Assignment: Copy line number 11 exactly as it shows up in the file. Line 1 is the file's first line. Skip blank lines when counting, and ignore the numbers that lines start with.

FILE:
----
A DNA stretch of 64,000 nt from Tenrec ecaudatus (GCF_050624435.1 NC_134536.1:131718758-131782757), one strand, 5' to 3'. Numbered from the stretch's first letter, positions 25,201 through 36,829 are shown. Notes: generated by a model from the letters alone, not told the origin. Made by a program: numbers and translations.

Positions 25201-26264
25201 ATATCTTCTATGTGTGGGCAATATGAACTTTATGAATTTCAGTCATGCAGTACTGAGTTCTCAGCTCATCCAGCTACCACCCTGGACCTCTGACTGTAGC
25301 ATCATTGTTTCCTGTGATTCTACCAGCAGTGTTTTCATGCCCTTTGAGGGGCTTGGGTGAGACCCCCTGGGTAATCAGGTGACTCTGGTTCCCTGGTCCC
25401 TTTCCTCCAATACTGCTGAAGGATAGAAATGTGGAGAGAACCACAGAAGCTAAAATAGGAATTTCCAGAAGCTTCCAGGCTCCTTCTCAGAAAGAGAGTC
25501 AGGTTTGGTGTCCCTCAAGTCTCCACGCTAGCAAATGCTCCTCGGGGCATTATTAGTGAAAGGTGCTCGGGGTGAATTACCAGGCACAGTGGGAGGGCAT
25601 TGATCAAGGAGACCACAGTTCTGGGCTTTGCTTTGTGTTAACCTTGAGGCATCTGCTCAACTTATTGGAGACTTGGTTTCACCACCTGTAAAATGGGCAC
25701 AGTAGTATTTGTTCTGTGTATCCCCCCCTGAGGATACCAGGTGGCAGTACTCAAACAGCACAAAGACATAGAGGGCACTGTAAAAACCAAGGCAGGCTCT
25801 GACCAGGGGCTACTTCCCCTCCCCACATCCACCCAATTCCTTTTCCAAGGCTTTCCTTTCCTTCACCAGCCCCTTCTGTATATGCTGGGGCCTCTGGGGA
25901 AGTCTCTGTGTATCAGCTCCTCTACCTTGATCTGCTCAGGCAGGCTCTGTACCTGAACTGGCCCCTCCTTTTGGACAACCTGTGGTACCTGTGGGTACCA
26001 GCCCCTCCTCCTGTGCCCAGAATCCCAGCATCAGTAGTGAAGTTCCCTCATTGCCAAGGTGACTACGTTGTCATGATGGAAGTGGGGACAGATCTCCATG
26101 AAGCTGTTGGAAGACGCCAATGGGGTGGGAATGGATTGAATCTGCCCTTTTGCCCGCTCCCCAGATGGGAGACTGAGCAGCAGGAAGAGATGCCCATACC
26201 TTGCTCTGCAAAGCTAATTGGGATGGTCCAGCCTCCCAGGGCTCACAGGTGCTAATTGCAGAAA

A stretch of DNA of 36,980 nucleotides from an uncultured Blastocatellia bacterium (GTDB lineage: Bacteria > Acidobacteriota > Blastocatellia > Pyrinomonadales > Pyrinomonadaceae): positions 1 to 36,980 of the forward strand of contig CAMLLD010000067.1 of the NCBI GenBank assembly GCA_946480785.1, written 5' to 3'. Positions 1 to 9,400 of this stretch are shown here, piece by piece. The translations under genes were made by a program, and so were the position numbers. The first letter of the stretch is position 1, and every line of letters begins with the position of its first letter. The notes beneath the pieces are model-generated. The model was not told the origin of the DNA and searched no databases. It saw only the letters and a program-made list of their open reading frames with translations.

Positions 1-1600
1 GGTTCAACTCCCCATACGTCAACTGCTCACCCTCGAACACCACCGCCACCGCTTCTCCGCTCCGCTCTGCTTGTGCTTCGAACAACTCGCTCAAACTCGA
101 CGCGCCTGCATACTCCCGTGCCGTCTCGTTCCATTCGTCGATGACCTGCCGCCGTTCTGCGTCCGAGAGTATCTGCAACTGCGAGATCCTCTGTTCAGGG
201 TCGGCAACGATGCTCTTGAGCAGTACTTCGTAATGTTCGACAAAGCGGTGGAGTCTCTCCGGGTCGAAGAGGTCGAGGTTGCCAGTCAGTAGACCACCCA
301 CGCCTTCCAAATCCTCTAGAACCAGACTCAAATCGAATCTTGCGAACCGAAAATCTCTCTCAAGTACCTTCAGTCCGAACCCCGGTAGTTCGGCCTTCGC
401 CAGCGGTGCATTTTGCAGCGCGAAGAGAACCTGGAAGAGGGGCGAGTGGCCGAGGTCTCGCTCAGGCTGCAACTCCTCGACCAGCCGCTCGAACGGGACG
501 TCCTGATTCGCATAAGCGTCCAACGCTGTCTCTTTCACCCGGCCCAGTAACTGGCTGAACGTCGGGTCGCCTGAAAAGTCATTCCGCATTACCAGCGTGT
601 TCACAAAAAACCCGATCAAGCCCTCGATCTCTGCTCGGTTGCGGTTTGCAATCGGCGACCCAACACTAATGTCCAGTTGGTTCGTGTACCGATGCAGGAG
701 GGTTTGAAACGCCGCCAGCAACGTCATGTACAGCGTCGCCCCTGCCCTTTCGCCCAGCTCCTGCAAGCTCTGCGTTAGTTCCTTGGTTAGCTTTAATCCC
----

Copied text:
26001 GCCCCTCCTCCTGTGCCCAGAATCCCAGCATCAGTAGTGAAGTTCCCTCATTGCCAAGGTGACTACGTTGTCATGATGGAAGTGGGGACAGATCTCCATG